Corinne pressed her palm protectively over the baby.

The wind whipped down the street, gusted leaves and debris into whirling eddies. Unknowingly, she moved deeper into the shelter of his body. “I grew up with Lisa and her brother John.” She stopped speaking abruptly, her throat closing on the name.


The name pierced him like a knife. The way she said it, the pain reflected in her eyes, told him how much the man had meant to her .


Dayan had never liked that name. He didn’t want to hear any more; he didn’t want to hear the sound of her voice when she said that hated name.

Corinne twisted her wedding ring nervously. “The three of us had a difficult childhood, so


suppose we were closer than most. John and I were... different.” She stole a quick look up at him from under her heavy dark lashes. She didn’t want to explain to him what that word meant. She didn’t know him, didn’t know why she seemed to trust him when he was a virtual stranger to her. She didn’t know why her body seemed to know him.

Crave him.

Corinne shoved her wayward thoughts away, concentrating entirely on how much she could tell him... or not tell him.

Dayan examined her mind, wanting an explanation of “different.” He caught a hastily censored picture. Telekinesis. She could move objects with her mind. Of course, she was psychic. She would have to be psychic if she were his true lifemate. Dayan had no way of explaining to her exactly what a lifemate was. How could he reveal to her he was of another species? That he had been on earth a thousand years? That he needed blood to survive?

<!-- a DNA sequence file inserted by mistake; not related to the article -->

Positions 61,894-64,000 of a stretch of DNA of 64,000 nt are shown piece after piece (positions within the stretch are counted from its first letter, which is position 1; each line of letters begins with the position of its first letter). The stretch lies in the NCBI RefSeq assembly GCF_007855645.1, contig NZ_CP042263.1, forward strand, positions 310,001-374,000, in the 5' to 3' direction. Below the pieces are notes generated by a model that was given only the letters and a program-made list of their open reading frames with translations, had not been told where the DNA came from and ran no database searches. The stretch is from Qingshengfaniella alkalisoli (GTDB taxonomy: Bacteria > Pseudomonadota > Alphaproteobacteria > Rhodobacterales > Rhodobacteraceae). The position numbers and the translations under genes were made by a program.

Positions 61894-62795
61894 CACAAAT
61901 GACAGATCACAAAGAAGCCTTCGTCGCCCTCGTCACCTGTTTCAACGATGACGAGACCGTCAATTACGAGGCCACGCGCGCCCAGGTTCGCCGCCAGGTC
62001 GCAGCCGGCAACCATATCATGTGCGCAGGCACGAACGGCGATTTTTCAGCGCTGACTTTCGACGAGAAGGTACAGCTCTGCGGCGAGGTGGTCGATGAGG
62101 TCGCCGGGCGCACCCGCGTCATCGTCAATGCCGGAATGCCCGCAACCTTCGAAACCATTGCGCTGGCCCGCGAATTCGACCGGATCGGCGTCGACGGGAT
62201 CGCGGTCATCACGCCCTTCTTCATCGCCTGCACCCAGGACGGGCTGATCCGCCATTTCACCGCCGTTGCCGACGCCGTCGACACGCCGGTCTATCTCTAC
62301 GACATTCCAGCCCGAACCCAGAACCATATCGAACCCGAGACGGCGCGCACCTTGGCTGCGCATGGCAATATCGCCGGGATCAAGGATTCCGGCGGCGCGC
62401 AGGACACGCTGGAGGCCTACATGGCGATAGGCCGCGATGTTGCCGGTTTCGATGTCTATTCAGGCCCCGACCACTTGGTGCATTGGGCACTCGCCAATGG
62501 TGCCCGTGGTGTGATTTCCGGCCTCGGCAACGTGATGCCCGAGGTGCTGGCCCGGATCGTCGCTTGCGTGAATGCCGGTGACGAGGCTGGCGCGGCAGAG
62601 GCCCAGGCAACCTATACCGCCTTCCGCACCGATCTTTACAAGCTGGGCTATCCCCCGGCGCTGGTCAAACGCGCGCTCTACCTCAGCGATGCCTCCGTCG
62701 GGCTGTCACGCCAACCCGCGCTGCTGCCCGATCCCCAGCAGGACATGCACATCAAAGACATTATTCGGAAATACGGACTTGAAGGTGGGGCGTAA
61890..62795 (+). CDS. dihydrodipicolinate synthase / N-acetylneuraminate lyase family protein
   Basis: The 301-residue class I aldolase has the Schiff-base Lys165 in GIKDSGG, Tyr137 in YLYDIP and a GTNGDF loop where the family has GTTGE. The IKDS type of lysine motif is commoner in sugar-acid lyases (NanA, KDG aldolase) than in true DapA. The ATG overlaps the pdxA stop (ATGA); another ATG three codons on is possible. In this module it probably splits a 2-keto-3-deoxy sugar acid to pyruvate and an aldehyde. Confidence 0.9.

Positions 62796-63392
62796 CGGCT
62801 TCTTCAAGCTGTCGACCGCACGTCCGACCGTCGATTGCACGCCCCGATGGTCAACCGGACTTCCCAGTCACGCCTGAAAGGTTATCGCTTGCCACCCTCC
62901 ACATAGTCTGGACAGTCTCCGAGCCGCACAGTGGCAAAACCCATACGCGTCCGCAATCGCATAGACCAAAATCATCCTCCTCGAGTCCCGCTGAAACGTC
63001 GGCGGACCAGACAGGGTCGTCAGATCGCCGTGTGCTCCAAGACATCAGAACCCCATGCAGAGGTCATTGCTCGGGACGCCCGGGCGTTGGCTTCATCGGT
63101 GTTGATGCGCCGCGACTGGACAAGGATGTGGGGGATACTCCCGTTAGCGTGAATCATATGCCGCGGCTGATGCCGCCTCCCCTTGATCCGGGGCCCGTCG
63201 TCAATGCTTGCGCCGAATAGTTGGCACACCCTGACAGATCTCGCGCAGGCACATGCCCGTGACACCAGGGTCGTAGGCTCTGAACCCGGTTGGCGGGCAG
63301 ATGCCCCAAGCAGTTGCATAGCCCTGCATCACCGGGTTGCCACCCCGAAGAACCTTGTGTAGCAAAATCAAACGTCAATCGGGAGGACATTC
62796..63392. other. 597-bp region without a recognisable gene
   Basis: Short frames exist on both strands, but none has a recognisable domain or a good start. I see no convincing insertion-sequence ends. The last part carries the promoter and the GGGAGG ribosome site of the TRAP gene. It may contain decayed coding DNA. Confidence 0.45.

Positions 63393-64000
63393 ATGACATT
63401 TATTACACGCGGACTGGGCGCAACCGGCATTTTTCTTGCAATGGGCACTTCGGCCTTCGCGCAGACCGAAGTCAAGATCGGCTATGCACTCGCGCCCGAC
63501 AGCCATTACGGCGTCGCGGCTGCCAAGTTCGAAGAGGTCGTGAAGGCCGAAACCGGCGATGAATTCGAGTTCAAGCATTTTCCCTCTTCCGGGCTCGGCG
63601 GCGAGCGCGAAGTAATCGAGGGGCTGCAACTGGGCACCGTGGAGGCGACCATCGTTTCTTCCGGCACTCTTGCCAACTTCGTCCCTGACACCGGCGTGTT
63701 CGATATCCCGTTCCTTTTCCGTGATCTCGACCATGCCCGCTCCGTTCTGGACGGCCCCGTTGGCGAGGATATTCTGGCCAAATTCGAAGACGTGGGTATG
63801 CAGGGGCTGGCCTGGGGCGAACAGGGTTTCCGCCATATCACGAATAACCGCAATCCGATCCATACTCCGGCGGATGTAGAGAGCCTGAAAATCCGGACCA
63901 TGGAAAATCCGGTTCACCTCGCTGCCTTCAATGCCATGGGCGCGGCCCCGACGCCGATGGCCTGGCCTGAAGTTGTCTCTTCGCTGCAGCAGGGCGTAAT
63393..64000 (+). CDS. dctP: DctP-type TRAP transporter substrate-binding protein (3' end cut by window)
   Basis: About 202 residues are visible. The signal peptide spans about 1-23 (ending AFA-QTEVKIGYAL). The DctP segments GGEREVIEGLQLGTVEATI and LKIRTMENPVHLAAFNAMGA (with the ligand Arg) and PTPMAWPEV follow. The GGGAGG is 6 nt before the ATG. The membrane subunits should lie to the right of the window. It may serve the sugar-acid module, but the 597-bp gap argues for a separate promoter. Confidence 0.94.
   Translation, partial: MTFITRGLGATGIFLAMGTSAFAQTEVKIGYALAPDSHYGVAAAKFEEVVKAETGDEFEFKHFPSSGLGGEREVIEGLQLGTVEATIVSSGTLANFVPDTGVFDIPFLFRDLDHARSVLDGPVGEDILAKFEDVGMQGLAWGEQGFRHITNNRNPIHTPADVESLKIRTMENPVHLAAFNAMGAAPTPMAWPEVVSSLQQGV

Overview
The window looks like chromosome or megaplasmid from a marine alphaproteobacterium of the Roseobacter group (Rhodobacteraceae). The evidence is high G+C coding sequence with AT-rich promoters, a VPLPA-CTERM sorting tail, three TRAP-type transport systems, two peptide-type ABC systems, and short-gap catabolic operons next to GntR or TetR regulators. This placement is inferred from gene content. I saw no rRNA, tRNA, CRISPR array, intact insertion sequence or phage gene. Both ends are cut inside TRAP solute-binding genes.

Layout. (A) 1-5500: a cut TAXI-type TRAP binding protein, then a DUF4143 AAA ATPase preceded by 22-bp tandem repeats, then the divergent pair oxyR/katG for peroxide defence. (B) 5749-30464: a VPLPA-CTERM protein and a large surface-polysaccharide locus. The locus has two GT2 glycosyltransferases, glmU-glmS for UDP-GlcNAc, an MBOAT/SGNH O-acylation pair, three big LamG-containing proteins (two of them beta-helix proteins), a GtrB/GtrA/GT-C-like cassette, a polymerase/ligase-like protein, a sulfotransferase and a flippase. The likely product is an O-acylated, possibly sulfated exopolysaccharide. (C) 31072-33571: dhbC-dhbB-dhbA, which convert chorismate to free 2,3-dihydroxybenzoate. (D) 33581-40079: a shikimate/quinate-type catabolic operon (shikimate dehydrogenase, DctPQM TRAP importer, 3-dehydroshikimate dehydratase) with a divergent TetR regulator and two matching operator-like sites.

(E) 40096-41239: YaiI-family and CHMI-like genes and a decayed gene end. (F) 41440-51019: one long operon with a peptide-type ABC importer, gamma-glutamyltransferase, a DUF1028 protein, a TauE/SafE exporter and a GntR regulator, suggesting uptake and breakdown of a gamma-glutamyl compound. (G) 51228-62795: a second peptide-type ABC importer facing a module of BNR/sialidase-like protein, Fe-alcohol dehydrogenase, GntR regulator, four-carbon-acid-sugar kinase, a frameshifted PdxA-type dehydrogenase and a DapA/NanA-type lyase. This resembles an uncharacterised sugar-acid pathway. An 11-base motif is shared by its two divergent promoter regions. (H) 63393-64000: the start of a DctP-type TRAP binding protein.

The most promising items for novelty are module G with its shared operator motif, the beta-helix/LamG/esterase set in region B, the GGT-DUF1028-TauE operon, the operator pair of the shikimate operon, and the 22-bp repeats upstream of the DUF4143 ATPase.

Dayan watched her fingers turn that small gold band. With every touch, every stroke, his stomach knotted tighter and tighter. He tried to force his gaze back to her face, but that small betraying movement fascinated him.

Corinne shrugged her shoulders. “To make a long story short, John and I were married and he was murdered a few months ago. I didn’t even know I was pregnant. I haven’t said anything to Lisa because... well...” She hesitated, searching for the right words.

That brought his dark gaze back to her face. She felt the impact of his focused stare all the way to her bones. His hands covered hers, stilling the nervous play of her fingers over her ring. Her heart leapt, a curious sensation that alarmed her.

His black eyes never left her face. Not once. And he still hadn’t blinked. She felt almost as if she were falling forward into those strange, hypnotic eyes. What difference did it make if he thought she was a basket case? She hadn’t asked for his sympathy, nor did she want it. She wasn’t telling him the story for sympathy. Why


she telling him her story? Her chin lifted and she looked at him almost defiantly. “I have a heart condition.” He could run like a rabbit and she’d be very happy. He was a complication, a fantasy, the worst sort of “bad boy,” and she wanted no part of him.

Dayan touched her mind very gently. He caught an image of hospitals, machines, endless tests. Her asking about a waiting list for a heart. Doctor after doctor shaking their heads. She had severe allergies. She bled easily, too much. The specialists were amazed she had lived as long as she had. Dayan rubbed the bridge of his nose thoughtfully, his eyes intent on her face. “So the baby is a danger, then. Lisa would not like that.”

Corinne let out her breath. It was almost a relief to tell someone. “No, Lisa won’t like it all. She’ll be so frightened.” Corinne had waited until there was no possibility Lisa might try to talk her out of having the baby. She wanted a baby. Her little girl. Long after her death, after John’s death, their daughter would live and breathe, run and play, and hopefully lead a perfectly normal life. Corinne had absolute faith that Lisa would cherish and love the baby. She pulled her hands away from his to place them protectively over the small mound where the baby rested.